Publication in a newspaper in a city of a letter to its editor in midwinter intended and understood to refer to the mayor, naming the street upon which he lived and on which he had a driveway and yard and stating, "in regard to the snow removal from hydrants and driveways, it appears to me that your only solution is to use a shovel and a good strong back. If you can't do the work yourself, you can always hire someone to do it. If that doesn't suit you, I would suggest that you get yourself elected mayor and threaten to fire the commissioner of public works, then you'll see how easy it is to have your street, driveway and even your yard cleared of all this snow," might be found to injure the mayor's reputation in the community and to expose him to hatred, ridicule, and contempt, and to be libellous.
TORT. Writ in the Superior Court dated February 7, 1948.
A demurrer was heard and sustained by Donnelly, J.
E. O. Proctor, for the plaintiff.
H. G. Bowen, for the defendant.
WILKINS, J. The plaintiff appeals from an order sustaining a demurrer to his declaration in tort for libel against the publisher of a newspaper in Fitchburg, which was based upon the publication on January 28, 1948, of the following letter: "One Way Out. To the Editor of the Sentinel: Dear Miss Vickery, in regard to the snow removal from hydrants and driveways, it appears to me that your only solution is to use a shovel and a good strong back. If you can't do the work yourself, you can always hire someone to do it. If that doesn't suit you, I would suggest that you get yourself elected mayor and threaten to fire the commissioner of public works, then you'll see how easy it is to have your street, driveway and even your yard
cleared of all this snow. Someone who does live near Cedar Street."
The declaration alleges that the plaintiff is mayor of the city of Fitchburg and resides on Cedar Street, where he has a driveway and a yard; that the description was intended to refer to him and was so recognized and understood; that it indicated that he, as mayor, had the street on which he resided, as well as his own private driveway and yard, cleared of snow by the employees and with the equipment of the city; that he procured this to be done by threatening to discharge the "commission of public works" of the city; and that the publication held him out to ridicule and contempt in respect of his personal and official character, reputation, and conduct in the opinion of a great number of readers of the "Fitchburg Sentinel" and other persons and the public in general.
A demurrer to a declaration for libel cannot be sustained unless the words cannot be reasonably understood in a defamatory sense (Twombly v. Monroe, 136 Mass. 464 , 469), that is to say, unless they are incapable of a defamatory meaning. Ingalls v. Hastings & Sons Publishing Co. 304 Mass. 31 , 34. The test is whether, in the circumstances, the writing discredits the plaintiff in the minds of any considerable and respectable class of the community. Peck v. Wakefield Item Co. 280 Mass. 451 , 454. Streeter v. Eldridge, 311 Mass. 180 , 182. A publication is defamatory when it tends to injure one's reputation in the community and to expose him to hatred, ridicule, and contempt, an imputation of crime or of bad character or an injury in one's business or office not being essential. Fahy v. Melrose Free Press Inc. 298 Mass. 267 , 269. Themo v. New England Newspaper Publishing Co. 306 Mass. 54 . Goss v. Needham Co-operative Bank, 312 Mass. 309 .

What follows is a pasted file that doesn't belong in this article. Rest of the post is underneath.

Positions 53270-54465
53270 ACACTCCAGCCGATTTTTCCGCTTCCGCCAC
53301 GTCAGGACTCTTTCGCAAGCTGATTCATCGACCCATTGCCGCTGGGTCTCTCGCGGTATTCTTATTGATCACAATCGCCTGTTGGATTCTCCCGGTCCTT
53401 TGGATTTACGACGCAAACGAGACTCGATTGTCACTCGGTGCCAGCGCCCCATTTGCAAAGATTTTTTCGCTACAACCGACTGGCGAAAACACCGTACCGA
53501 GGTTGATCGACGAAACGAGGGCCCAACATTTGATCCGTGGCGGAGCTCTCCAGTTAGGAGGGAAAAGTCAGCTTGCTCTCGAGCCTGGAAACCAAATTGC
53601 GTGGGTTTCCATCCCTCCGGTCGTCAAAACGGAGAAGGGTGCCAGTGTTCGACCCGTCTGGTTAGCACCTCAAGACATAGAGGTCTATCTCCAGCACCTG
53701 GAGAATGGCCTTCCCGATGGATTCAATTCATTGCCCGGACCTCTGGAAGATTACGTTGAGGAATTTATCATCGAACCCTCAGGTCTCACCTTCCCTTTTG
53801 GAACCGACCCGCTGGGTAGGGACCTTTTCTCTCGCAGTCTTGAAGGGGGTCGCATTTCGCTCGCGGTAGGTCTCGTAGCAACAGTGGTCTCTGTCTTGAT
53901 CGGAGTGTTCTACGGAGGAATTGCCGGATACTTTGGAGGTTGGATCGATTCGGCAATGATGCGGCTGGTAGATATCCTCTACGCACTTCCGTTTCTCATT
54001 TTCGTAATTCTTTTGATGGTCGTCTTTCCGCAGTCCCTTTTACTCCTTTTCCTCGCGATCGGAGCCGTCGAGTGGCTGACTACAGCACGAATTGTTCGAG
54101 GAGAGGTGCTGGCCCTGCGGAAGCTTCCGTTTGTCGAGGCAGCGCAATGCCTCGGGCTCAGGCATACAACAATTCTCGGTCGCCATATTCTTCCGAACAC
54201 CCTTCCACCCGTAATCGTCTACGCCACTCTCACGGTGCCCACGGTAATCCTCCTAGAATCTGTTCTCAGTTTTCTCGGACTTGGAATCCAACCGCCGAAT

The defendant rightly does not contend that the publication by its reference to the mayor and to Cedar Street, Fitchburg, where he lives, did not sufficiently point out the plaintiff. See Brown v. Journal Newspaper Co. 219 Mass. 486 . The defendant, however, does argue that the
mayor was entitled to have his street, driveway, and yard cleared of snow so that he might perform his public duties, and that the statement is incapable of a defamatory meaning. But whatever might be thought of an imputation that the mayor used the power of his office in the midwinter of 1948 to procure the clearing of his street and driveway of "all this snow," it could not be ruled as matter of law that the publication of such a statement as to his private yard could not reasonably be understood in a defamatory sense or would not tend to discredit him in the minds of a considerable number of readers who believed it. The jury could find that readers might understand the publication to depict the plaintiff as a selfish public servant who would coerce official subordinates to give priority to his private affairs in the use of city equipment and labor at a time when his constituents were relatively snowbound and their fire risks increased by uncleared hydrants, and so to injure his reputation and subject him to hatred, ridicule, and contempt. There was error in sustaining the demurrer.
Order sustaining demurrer reversed.